In re Marriage of Nakiya Ramsey and Steven Holmes
Presented by Ron J. Anfuso, CPA, ABV, CFF, CDFA, FABFA
Second Appellate District
Nakiya Ramsey and Steven Holmes were married in October 2007 and separated in April of 2015. They had two children. The family lived in the home at issue from February 2005 until April 2015. Nakiya filed a petition for dissolution of marriage in October 2016.
The one-day trial took place in December 2019. Of the issues of concern in this trial, the one addressed here is the community property interest in the family home.
The dilemma before the court was that neither of the parties provided adequate evidence to allow the court to correctly calculate the community property share in the home. Steven, while recognizing at the trial the absence of critical evidence, declined to submit it, believing it was Nakiya’s burden to do so.
To make accurate Moore/Marsden calculations, the court must have (a) the purchase price of the home, (b) the amount of community funds used to reduce the mortgage principle, which in many cases, such as in this case, can be determined by calculating the difference between the balance on the mortgage at the start of the marriage and the balance at separation, (c) the market value of the house at the start of the marriage, and (d) the market value of the house at dissolution.
Steven bought the home in January 2005 as his separate property. The total purchase was $740,000. Steven put down $140,000 and obtained a $600,000 mortgage. The monthly payments varied because he secured an adjustable mortgage. The average monthly payment during that period was $3,200. During the marriage up until the separation, the mortgage payments were made with community property funds. According to Nakiya, the value of the home at the time of the trial was $1.2 million.
Nakiya’s counsel questioned Steven about three income and expense declarations he had filed, one each year from 2017 through 2019. Each had a section for Steven’s average monthly expenses related to him only. In his 2017 declaration, he checked the box for mortgage for $8,000. He did not fill in the spaces asking for the amount of principal and interest he paid. In the spaces for the amount of real property taxes and homeowner’s insurance, he just wrote “INC.”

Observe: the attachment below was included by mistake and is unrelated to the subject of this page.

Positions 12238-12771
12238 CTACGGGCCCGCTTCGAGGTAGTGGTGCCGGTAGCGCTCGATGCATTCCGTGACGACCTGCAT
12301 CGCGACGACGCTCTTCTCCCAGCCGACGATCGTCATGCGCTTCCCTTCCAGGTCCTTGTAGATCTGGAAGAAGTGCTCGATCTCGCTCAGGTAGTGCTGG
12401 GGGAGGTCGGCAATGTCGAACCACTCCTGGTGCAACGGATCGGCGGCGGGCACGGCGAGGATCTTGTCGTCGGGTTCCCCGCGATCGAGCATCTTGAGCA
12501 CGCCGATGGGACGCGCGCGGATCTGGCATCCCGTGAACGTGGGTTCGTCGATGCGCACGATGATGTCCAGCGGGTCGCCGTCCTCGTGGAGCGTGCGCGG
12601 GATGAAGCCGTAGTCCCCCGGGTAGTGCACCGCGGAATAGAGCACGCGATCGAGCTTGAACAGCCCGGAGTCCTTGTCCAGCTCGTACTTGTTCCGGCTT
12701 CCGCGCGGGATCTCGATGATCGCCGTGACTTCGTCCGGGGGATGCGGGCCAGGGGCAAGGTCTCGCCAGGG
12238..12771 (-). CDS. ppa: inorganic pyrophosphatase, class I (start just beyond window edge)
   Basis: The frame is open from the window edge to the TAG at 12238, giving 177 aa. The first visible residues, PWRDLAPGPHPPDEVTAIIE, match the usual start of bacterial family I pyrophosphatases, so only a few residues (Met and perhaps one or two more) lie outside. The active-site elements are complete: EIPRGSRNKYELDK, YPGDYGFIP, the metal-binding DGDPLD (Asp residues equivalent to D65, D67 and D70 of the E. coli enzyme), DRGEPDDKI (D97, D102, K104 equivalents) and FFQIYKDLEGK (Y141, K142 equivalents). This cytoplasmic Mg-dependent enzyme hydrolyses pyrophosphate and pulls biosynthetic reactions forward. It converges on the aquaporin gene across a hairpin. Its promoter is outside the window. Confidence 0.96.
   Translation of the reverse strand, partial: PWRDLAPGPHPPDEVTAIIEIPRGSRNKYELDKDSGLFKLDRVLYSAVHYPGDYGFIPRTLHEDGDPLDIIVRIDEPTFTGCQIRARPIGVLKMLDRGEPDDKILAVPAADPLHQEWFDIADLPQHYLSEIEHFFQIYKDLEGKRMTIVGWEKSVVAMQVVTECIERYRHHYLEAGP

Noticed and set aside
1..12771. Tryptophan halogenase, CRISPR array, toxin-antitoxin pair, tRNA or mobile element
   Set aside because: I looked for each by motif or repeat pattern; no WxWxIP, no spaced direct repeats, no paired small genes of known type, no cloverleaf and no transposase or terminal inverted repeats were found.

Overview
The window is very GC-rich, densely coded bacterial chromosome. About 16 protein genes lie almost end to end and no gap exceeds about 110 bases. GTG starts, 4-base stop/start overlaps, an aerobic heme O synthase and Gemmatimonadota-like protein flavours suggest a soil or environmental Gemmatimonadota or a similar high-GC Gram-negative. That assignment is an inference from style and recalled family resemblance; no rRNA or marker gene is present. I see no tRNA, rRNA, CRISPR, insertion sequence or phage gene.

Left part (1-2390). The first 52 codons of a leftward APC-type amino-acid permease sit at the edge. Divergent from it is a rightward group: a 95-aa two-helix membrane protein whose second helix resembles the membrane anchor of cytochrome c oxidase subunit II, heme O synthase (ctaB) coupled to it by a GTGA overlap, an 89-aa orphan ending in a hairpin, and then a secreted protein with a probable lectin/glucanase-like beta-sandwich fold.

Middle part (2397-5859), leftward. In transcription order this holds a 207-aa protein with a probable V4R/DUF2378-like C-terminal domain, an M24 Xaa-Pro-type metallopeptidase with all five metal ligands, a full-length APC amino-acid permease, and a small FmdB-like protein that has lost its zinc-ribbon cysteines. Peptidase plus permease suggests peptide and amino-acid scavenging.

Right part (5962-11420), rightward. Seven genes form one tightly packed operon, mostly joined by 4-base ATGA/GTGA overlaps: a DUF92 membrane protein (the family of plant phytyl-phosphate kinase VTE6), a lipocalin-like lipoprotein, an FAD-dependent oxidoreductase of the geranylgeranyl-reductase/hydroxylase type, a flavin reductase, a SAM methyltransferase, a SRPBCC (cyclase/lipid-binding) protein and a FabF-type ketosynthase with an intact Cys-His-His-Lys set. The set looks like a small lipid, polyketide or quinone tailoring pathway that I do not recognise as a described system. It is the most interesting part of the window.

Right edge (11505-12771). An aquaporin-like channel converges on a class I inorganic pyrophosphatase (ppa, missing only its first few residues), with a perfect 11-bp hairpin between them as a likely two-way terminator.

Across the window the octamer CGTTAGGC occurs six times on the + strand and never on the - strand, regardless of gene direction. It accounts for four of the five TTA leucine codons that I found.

Specifics of the Trial
Steven indicated that his average monthly mortgage payment was $3,558 on his 2018 declaration. He stated he paid an average monthly principal of $576 and interest of $1,505. In 2019, Steven indicated his monthly payment was $3,624 with $1,202 going toward principal and $2,288 to interest. In each case, he indicated that the amounts included taxes and insurance.
Nakiya’s counsel questioned Steven about the amounts he listed for his average monthly mortgage payments. However, she failed to question him about, or draw attention to, what components were included in the payments.
Steven, who is a licensed real estate broker, stated that the current home value was approximately $950,000. However, Nakiya failed to ask what the value of the home was at the time of marriage.
Steven’s counsel argued that Nakiya had not established any of the amounts needed to make the Moore/Marsden determination. He contended that Nakiya not only failed to present evidence of what the balance of the mortgage was on the date of the marriage, but also how much the principal was reduced. He also claimed that she provided only her own opinion as to the current value of the house without explaining how she reached it. She did express that the value at the time of the marriage was $779,000.
In the next issue of Forensic Accounting Today (Issue 65), I will discuss the closing remarks of the trial court, the trial court’s findings, the appeal, and the Appellate Court’s findings.